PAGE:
On the show, Chris Hedges discusses prison with the poet, writer and attorney, Reginald Dwayne Betts.
The poet Dwayne Betts for a long time hid the fact that he had been incarcerated from the ages of 16 to 24 for a carjacking. Betts, a lawyer who was sworn into the Connecticut bar two years ago, is finishing up his PhD at Yale University, where he also earned his law degree. He currently works as a public defender. In his book ‘A Question of Freedom: A Memoir of Learning, Survival, and Coming of Age in Prison,’ and in his poems, including his third book of poems ‘Felon,’ he grapples with the degradation, humiliation, and trauma of prison life. Betts, like Virgil in Dante’s ‘Inferno,’ leads his readers into the dark and frightening labyrinth of the American prison system, where, as he writes, “Black men go to become Lazarus.” Confronting evil has a cost. And we, like Betts, must be willing to pay this price. Flannery O’Connor recognized that to tell the truth means confrontation. “St. Cyril of Jerusalem, in instructing catechumens, wrote: ‘The dragon sits by the side of the road, watching those who pass. Beware lest he devour you. We go to the Father of Souls, but it is necessary to pass by the dragon. No matter what form the dragon may take, it is of this mysterious passage past him, or into his jaws, that stories of any depth will always be concerned to tell, and this being the case, it requires considerable courage at any time, in any country, not to turn away from the storyteller.” Betts is that storyteller, for he passed by the dragon.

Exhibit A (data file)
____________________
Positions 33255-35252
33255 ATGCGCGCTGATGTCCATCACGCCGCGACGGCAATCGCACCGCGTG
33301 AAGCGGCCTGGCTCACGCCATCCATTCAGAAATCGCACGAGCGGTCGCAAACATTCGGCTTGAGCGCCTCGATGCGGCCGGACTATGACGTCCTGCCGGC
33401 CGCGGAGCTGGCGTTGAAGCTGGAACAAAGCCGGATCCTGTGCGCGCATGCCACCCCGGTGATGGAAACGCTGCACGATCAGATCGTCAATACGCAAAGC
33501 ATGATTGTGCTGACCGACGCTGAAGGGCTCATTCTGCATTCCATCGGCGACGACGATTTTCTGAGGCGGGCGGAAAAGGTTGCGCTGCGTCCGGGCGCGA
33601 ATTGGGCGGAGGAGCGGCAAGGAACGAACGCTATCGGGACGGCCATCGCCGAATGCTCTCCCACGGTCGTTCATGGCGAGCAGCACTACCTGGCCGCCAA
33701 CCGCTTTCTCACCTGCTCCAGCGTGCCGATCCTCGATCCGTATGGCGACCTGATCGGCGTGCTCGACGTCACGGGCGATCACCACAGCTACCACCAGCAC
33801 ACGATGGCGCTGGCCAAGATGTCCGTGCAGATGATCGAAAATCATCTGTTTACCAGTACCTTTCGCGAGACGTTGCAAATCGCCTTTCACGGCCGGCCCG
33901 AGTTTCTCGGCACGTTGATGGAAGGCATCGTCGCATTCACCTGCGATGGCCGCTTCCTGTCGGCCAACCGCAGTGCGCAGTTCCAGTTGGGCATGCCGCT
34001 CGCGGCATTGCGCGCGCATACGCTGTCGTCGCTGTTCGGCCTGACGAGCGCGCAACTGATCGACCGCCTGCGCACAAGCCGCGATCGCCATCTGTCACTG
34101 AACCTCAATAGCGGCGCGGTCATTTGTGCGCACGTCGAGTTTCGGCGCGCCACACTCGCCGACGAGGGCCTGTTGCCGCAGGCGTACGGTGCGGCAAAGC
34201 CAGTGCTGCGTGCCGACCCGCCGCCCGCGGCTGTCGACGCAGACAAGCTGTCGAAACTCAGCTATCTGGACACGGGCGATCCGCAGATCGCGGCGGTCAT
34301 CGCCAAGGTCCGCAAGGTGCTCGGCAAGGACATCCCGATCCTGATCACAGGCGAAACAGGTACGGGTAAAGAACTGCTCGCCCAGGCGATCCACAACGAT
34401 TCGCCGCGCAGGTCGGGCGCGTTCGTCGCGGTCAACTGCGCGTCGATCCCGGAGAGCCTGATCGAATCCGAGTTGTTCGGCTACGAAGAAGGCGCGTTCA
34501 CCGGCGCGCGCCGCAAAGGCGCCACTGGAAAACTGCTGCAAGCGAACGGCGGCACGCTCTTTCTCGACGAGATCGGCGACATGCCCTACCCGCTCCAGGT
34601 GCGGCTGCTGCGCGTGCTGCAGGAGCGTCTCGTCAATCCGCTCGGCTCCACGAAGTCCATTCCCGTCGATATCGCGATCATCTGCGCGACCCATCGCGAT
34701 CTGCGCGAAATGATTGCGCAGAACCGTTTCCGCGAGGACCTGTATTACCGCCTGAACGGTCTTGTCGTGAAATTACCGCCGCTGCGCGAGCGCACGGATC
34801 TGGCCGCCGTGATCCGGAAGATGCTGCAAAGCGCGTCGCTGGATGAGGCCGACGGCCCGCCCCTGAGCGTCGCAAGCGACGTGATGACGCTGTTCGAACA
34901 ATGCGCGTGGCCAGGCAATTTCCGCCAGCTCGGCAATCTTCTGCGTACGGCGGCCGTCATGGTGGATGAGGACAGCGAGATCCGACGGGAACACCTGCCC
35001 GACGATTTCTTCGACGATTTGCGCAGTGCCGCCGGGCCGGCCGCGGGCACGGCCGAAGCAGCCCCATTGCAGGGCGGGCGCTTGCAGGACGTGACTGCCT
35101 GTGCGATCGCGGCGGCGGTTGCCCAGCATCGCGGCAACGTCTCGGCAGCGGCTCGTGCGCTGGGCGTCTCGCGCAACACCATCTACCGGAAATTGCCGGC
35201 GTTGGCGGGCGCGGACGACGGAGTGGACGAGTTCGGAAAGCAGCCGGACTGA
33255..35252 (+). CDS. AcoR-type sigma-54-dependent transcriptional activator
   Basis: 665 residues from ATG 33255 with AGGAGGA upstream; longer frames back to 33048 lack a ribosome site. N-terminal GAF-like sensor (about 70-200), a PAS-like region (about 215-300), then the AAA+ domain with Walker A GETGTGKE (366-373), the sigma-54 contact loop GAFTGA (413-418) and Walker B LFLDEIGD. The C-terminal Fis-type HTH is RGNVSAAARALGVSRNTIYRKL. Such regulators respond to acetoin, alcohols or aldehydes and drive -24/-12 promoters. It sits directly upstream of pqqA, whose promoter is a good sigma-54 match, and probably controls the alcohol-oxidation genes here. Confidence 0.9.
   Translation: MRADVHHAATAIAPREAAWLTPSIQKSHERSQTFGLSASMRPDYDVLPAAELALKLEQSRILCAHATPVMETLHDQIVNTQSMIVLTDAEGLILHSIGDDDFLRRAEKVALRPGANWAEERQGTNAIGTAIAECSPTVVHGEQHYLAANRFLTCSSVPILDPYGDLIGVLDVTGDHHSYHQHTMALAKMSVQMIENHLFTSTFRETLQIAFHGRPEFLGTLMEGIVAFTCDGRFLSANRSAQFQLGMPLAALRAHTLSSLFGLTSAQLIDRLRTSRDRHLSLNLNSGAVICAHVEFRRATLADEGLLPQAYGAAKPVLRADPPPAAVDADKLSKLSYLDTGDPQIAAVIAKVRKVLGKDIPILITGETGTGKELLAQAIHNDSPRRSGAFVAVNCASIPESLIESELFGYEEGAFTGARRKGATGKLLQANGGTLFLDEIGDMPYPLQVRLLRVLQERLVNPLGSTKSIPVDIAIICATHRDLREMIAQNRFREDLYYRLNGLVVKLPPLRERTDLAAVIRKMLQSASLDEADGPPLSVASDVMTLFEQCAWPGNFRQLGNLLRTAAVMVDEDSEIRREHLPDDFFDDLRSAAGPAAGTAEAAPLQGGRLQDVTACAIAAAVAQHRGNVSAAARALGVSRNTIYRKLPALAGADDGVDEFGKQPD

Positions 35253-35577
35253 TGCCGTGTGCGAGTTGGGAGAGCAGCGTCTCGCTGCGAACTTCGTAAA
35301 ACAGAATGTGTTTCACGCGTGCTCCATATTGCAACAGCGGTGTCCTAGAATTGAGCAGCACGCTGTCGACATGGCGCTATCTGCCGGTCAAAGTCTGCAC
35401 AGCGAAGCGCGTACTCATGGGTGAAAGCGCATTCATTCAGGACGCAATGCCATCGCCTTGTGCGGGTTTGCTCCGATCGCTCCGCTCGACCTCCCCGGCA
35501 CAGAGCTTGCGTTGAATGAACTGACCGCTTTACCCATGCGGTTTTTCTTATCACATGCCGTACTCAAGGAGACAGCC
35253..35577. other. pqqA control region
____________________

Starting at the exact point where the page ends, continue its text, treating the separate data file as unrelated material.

Dwayne Betts’ books include: ‘A Question of Freedom: A Memoir of Learning, Survival, and Coming of Age in Prison,’ and his third book of poems, ‘Felon.’